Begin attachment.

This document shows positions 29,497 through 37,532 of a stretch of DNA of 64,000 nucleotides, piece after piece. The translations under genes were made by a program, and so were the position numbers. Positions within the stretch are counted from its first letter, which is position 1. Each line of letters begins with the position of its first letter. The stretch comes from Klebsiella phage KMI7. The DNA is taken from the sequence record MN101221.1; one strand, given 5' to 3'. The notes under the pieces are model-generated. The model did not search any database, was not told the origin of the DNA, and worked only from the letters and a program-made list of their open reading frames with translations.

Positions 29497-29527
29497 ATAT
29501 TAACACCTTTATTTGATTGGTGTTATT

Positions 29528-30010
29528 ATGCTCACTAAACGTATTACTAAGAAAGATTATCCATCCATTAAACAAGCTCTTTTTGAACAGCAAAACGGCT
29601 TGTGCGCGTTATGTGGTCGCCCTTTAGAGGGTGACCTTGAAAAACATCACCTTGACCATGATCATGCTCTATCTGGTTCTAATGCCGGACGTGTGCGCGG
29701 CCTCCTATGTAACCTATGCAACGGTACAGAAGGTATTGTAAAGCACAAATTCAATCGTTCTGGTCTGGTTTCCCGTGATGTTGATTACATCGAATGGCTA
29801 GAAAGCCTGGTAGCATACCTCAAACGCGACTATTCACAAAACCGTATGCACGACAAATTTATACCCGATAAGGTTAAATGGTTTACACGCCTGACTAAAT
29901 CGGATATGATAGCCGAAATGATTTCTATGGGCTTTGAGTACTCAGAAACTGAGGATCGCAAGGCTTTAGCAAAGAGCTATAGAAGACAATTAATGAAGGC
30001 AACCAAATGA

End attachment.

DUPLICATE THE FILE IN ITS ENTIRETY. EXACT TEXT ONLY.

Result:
This document shows positions 29,497 through 37,532 of a stretch of DNA of 64,000 nucleotides, piece after piece. The translations under genes were made by a program, and so were the position numbers. Positions within the stretch are counted from its first letter, which is position 1. Each line of letters begins with the position of its first letter. The stretch comes from Klebsiella phage KMI7. The DNA is taken from the sequence record MN101221.1; one strand, given 5' to 3'. The notes under the pieces are model-generated. The model did not search any database, was not told the origin of the DNA, and worked only from the letters and a program-made list of their open reading frames with translations.

Positions 29497-29527
29497 ATAT
29501 TAACACCTTTATTTGATTGGTGTTATT

Positions 29528-30010
29528 ATGCTCACTAAACGTATTACTAAGAAAGATTATCCATCCATTAAACAAGCTCTTTTTGAACAGCAAAACGGCT
29601 TGTGCGCGTTATGTGGTCGCCCTTTAGAGGGTGACCTTGAAAAACATCACCTTGACCATGATCATGCTCTATCTGGTTCTAATGCCGGACGTGTGCGCGG
29701 CCTCCTATGTAACCTATGCAACGGTACAGAAGGTATTGTAAAGCACAAATTCAATCGTTCTGGTCTGGTTTCCCGTGATGTTGATTACATCGAATGGCTA
29801 GAAAGCCTGGTAGCATACCTCAAACGCGACTATTCACAAAACCGTATGCACGACAAATTTATACCCGATAAGGTTAAATGGTTTACACGCCTGACTAAAT
29901 CGGATATGATAGCCGAAATGATTTCTATGGGCTTTGAGTACTCAGAAACTGAGGATCGCAAGGCTTTAGCAAAGAGCTATAGAAGACAATTAATGAAGGC
30001 AACCAAATGA